The district was tipped off after its companion district in Placer County found an Aedes aegypti mosquito nearby.
A door to door canvas uncovered a Zika mosquito in a backyard watering can along with larvae and eggs.
More were found when traps were put out.
The spraying took place over a half-mile radius. The district says the quick action is warranted, even though the mosquitos showed no signs of the Zika virus, which garnered worldwide attention a few years ago when it was found to cause birth defects among infected pregnant women.
"We acted immediately to make sure that we're deploying all of our staff and resources to get a handle on the situation," said district spokesperson Luz Maria Robles.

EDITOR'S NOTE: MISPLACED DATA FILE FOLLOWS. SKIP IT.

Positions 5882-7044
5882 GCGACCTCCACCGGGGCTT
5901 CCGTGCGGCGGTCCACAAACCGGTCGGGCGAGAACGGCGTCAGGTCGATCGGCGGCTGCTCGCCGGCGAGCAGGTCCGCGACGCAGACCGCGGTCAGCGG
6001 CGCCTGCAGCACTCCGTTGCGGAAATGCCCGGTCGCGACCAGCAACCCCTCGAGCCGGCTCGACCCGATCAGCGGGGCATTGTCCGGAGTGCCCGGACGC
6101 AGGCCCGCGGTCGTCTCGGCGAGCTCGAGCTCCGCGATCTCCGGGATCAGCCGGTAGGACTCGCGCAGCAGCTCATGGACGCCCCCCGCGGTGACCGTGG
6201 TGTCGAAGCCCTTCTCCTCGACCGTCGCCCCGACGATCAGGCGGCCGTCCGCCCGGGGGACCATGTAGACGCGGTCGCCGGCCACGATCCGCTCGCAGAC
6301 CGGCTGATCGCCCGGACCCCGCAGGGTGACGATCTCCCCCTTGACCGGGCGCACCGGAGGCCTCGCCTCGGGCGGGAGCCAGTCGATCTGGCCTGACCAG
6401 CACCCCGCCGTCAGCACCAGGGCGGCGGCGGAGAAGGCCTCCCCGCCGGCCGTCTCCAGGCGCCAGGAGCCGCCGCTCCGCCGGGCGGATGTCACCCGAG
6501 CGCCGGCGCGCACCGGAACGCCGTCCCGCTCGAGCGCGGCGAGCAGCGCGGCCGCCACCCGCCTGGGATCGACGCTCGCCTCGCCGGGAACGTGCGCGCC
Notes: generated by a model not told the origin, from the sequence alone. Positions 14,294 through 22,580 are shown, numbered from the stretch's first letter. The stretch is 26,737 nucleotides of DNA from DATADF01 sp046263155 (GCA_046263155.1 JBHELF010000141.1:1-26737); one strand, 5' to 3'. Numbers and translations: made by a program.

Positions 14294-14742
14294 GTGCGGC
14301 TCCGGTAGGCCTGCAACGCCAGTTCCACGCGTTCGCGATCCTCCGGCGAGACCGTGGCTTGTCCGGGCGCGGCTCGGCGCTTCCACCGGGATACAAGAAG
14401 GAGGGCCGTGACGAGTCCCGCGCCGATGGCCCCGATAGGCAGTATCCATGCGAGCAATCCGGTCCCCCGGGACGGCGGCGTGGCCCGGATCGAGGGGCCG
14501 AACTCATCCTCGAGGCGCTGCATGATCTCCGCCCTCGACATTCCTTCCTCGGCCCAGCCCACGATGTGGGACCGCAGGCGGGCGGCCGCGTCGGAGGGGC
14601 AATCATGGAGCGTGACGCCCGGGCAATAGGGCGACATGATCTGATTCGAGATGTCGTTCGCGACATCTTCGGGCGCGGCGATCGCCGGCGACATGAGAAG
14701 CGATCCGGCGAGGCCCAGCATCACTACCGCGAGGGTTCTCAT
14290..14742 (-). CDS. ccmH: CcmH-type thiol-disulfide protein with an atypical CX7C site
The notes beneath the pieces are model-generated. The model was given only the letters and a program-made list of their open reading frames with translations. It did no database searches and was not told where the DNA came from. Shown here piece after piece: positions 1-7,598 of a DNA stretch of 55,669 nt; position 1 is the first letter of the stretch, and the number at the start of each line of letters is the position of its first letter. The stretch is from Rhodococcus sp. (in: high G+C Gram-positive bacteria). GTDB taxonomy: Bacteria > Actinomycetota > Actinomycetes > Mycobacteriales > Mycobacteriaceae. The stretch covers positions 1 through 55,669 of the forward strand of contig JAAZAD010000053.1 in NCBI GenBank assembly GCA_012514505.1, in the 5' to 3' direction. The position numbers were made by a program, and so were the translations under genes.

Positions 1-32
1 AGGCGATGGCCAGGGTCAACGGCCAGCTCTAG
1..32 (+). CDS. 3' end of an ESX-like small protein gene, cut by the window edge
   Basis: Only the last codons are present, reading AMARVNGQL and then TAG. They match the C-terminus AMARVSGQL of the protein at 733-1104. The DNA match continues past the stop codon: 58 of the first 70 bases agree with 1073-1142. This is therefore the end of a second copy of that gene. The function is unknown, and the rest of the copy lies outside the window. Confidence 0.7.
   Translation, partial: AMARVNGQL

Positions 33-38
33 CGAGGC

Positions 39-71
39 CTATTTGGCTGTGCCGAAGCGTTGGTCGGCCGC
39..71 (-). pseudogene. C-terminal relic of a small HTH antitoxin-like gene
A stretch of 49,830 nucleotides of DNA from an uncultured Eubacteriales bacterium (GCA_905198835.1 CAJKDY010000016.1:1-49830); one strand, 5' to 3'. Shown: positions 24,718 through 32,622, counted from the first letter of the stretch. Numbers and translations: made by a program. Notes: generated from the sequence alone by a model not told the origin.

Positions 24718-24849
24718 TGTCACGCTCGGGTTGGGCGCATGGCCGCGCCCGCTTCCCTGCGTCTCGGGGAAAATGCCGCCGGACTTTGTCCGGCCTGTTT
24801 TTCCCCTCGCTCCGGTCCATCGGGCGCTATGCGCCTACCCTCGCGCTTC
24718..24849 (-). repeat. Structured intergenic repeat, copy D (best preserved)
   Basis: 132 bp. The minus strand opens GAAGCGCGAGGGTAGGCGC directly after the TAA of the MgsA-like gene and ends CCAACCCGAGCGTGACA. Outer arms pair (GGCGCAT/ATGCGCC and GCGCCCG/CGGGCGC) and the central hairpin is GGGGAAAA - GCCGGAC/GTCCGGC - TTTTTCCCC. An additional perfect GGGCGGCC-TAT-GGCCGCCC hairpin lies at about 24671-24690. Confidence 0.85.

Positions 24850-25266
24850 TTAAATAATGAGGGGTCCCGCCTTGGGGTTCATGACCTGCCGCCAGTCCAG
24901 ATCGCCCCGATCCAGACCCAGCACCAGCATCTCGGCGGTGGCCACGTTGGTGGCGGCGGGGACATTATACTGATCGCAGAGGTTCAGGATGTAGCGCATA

The mosquito can also transmit the even more dangerous dengue fever and chikungunya viruses, usually from travelers to tropical countries who return home.
Previously, the non-native species was found only as far north as Fresno, but this year made its way to the Modesto area in San Joaquin County. Citrus Heights and the South Placer County area is the farthest north it's been detected so far.
The district says it is an aggressive day time feeder and that it wants people who have been bitten by mosquitos during the day to call them.
More common species feed during dawn and dusk.
Along with the daytime spraying, crews will use trucks after sundown to spray along streets in the area.